CADIZ, Ky. — A prominent professing atheist organization that targets what it believes are violations of the separation of Church and State is seeking the removal of a Ten Commandments painting in the office of a Kentucky county clerk.
The Wisconsin-based Freedom From Religion Foundation (FFRF) recently sent a letter to Carmen Finley, the clerk of Trigg County, to request that the painting be removed, citing an unidentified complainant.
“The Ten Commandments display violates the Establishment Clause of the First Amendment,” the correspondence read. “Given the content of the display and the fact that it originally appeared as a lone display, a reasonable observer would view it as an endorsement of religion by the county.”
It said that the first Commandment, which forbids mankind from having other gods other than Yahweh, “alone makes it obvious why the Ten Commandments may not be posted on government property.”
“The government has no business telling citizens which God they must have, how many gods they must have, or that they must have any God at all,” FFRF wrote. “There are ample private and church grounds where this religious display may be freely placed.”
The organization consequently asked that the painted be removed.
“How can nonbelievers feel welcome in the Trigg County clerk’s office when they have such an obviously biblical message staring them in the face?” FFRF Co-President Annie Laurie Gaylor said in a statement.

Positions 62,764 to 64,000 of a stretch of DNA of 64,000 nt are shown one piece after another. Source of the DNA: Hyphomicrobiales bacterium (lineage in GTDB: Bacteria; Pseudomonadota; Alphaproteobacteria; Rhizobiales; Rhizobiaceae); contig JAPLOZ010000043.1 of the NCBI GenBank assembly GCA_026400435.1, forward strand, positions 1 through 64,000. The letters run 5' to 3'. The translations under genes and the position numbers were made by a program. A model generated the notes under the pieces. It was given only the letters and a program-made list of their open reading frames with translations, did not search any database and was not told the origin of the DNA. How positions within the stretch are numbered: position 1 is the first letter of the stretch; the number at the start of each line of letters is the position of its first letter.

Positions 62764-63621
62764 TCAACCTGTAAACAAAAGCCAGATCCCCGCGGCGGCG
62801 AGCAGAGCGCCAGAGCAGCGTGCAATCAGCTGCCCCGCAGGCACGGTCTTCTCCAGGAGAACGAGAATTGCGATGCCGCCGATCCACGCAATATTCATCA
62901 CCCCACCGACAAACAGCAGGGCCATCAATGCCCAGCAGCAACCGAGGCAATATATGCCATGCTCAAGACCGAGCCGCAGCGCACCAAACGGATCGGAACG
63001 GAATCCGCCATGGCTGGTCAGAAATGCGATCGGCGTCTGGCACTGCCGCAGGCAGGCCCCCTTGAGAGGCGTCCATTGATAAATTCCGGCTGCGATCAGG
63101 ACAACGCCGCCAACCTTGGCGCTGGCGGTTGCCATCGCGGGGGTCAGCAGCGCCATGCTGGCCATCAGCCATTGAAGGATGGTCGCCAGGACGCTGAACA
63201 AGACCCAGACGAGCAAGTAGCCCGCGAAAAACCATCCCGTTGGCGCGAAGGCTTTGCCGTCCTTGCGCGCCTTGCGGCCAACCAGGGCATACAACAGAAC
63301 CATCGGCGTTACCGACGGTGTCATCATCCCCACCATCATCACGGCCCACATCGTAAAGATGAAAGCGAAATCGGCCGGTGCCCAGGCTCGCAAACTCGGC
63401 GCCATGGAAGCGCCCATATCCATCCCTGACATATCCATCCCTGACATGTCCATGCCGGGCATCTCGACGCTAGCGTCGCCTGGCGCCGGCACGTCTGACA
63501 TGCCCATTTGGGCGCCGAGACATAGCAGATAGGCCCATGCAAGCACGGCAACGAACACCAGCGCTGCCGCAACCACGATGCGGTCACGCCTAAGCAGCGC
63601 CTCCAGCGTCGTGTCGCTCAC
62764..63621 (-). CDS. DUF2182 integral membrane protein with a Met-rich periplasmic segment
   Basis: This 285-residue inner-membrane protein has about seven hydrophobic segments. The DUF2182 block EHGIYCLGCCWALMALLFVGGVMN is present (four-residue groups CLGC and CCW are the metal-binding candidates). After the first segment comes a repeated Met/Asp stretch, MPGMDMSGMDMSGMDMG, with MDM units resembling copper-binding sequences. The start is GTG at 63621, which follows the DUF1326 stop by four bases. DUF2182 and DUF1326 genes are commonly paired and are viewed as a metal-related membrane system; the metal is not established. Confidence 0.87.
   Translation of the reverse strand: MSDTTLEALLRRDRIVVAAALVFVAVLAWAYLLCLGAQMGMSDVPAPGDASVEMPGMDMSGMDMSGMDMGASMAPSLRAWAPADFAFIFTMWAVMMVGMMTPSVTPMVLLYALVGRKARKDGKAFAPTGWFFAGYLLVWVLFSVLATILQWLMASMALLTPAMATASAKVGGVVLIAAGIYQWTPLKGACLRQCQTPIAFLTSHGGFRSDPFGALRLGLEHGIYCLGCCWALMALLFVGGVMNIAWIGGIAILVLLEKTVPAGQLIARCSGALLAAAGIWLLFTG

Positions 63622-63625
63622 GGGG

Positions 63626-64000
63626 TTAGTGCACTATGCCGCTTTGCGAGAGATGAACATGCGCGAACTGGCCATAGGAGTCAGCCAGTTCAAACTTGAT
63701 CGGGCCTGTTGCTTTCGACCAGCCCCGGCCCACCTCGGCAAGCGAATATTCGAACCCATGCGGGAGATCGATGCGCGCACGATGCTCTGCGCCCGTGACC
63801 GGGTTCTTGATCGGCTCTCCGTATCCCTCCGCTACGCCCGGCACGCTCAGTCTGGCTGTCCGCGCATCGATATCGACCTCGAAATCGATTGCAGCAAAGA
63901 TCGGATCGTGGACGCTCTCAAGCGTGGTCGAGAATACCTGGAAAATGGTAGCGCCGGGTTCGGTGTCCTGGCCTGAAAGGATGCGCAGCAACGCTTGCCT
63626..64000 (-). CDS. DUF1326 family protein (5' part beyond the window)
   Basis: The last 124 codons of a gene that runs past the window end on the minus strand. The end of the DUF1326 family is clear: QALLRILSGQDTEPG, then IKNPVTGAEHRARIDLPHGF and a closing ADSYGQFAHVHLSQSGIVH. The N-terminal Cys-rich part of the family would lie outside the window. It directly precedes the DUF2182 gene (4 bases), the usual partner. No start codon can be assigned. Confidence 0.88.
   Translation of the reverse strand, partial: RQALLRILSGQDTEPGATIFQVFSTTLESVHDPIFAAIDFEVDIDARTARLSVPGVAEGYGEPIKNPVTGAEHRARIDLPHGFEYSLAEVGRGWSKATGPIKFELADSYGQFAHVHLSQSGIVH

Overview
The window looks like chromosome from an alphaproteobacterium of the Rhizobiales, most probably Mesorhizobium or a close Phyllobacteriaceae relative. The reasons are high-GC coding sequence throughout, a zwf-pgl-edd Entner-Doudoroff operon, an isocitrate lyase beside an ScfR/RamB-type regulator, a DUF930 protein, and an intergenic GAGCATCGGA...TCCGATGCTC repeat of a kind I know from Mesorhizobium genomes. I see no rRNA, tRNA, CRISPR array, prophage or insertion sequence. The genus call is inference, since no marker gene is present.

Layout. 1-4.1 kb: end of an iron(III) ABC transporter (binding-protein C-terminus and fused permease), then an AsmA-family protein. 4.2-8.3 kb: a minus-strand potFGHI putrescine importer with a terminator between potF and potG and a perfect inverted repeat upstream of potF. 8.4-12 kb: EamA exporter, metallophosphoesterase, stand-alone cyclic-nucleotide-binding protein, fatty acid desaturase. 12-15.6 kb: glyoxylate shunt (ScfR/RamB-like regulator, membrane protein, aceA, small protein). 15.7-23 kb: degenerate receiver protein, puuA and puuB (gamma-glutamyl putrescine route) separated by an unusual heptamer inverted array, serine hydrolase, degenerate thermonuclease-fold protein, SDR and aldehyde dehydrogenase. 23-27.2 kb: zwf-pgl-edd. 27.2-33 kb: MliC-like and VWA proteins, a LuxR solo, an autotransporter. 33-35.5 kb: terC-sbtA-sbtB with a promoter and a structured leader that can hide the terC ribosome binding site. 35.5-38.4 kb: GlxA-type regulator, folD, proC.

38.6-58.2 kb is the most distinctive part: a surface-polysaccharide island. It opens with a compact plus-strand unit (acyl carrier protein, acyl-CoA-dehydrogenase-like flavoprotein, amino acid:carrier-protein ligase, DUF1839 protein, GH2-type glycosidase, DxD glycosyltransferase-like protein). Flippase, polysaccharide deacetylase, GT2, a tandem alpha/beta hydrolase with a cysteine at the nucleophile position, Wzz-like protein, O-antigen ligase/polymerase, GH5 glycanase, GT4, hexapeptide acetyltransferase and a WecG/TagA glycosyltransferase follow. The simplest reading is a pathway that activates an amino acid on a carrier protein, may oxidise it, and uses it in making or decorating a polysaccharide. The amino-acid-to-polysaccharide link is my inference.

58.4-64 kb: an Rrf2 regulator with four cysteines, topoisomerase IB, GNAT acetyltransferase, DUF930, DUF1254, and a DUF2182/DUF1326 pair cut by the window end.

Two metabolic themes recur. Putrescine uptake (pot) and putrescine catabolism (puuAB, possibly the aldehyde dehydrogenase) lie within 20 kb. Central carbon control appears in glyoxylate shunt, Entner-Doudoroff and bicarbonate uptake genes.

It is not yet known whether Finley plans to respond.
As previously reported, the 2005 U.S. Supreme Court decision of Van Orden v. Perry upheld a Ten Commandments display at the Texas state capitol.
“Such acknowledgments of the role played by the Ten Commandments in our nation’s heritage are common throughout America,” the court wrote. “We need only look within our own courtroom. Since 1935, Moses has stood, holding two tablets that reveal portions of the Ten Commandments written in Hebrew, among other lawgivers in the south frieze.”
“Similar acknowledgments can be seen throughout a visitor’s tour of our nation’s capital. For example, a large statue of Moses holding the Ten Commandments, alongside a statue of the Apostle Paul, has overlooked the rotunda of the Library of Congress’ Jefferson Building since 1897,” it continued. “And the Jefferson Building’s Great Reading Room contains a sculpture of a woman beside the Ten Commandments with a quote above her from the Old Testament (Micah 6:8).”
“A medallion with two tablets depicting the Ten Commandments decorates the floor of the national archives,” the court outlined. “Inside the Department of Justice, a statue entitled “The Spirit of Law” has two tablets representing the Ten Commandments lying at its feet. In front of the Ronald Reagan Building is another sculpture that includes a depiction of the Ten Commandments.”